5 Tips for Pinterest for HBC Products

Pinterest, the ultimate visual search engine, is an obvious choice for health and beauty care products — HBC, in retail speak. Selling lipstick? Take a lot of great pictures, pin them, add compelling text including your main keywords, and link back to your best sales page, store finder, or e-commerce product page. Pinterest for HBC is that simple.

But not always. Here are 5 tips to keep in mind.

  1. Don’t look like an ad. We’re not all selling lipstick. Your headache remedy may not be as photogenic as you’d like. Plus, consumers tend to search by problem, and Pinterest searches for health and beauty problems tend to show a lot of fetching photos of home remedies. This collection of information and attractive images sets the bar. Your ad will not only be less appealing — it can actually irritate viewers. Instead, choose an informative infographic, attractive picture explaining a concept, or helpful how-to. Then link it to your highly relevant sales page.
  2. Tell a story. One of my favorite Pinterest campaigns is our Everything Bar board for Koru Naturals. The product — their Everything Bar — shows up along with great original adventure photos. We captioned them with little paragraphs including major keywords and the appeal of the Everything Bar lifestyle. Every product has a story to tell. Pinterest is a great place to do it.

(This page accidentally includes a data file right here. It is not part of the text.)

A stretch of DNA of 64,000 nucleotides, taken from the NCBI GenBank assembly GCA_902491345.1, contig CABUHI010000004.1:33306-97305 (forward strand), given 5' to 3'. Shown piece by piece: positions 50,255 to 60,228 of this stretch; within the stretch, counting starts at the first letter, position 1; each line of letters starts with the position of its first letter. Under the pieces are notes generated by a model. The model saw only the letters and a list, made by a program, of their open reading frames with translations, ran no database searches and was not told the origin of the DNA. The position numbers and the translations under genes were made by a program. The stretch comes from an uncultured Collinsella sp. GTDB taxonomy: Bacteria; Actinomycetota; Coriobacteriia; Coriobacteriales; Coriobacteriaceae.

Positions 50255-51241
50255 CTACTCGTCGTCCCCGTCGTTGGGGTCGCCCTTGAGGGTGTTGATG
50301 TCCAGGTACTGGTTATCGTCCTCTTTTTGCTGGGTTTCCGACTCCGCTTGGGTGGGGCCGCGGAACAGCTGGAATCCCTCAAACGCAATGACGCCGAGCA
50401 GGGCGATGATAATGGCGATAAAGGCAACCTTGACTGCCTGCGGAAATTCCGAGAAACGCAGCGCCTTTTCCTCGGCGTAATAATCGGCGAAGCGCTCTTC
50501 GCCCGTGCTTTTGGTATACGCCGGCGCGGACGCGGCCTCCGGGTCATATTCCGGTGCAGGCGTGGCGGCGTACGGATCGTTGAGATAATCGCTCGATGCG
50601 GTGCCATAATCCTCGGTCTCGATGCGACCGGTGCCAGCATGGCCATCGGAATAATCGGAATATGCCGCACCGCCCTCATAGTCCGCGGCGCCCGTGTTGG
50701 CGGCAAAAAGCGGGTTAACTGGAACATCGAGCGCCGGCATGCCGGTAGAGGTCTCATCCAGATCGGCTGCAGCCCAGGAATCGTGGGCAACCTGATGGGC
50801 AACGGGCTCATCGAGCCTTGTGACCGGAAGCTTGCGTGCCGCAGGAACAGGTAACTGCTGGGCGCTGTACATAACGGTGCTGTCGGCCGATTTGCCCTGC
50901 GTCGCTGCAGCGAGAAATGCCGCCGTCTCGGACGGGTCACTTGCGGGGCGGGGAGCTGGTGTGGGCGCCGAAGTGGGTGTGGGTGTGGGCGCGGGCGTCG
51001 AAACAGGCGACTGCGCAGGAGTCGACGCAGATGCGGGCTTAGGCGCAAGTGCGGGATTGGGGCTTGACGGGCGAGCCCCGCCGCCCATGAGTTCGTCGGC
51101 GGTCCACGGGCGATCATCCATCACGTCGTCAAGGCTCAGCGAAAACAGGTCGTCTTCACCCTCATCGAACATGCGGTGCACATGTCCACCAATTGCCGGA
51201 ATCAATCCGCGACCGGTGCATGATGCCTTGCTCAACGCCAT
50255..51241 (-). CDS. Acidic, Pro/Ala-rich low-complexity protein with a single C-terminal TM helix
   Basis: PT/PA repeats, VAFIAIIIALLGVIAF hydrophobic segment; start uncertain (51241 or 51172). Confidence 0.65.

3. Don’t confuse Google and Pinterest. Pinterest is indeed a search engine. In fact, studies (yep, there are studies about Pinterest)  have found that Pinterest is used more as a search engine than as a social platform. So SEO is important for your pins — you need to make sure that you have enough text to convey meaning and show up in the right searches. On the other hand, Pinterest is not that good at being a search engine. You can’t rely on Pinterest to understand your natural human language and show your pins to the right people. Study the pins and pinners in your space and use the terms that are already being used in your community. A university study found that “hair_beauty” is one of the top ten searches among women. You have some hair products? Make sure you use that keyword. In fact, make a board called “Hair Beauty.” Whatever your product, remember that Pinterest doesn’t give points for originality and its searches are mostly word+word+word, not the more sophisticated searches Google does.
  4. Crowdsource a bit. Make sure you have plenty of pin-worthy images at your website, and be sure to have a Pinterest button to encourage sharing. Then — and this is something many brands skip — look for the people who are pinning your content — or better yet, their own pictures of your products. Repin them, chat with the pinners, and watch for new-to-you influencers in your space.
  5. Be worth the click. Pinterest users often just search and repin, not bothering to click through the pins to the page. Encourage your Pinterest followers to click through by making sure there’s something worthwhile when they do. Provide good content, a landing page with a great offer, or more great photos. Tease readers with a phrase letting them know the additional value they’ll get by clicking through.

Use these tips and track how they work out for you. That way, you’ll know what to do more often at your company Pinterest page.

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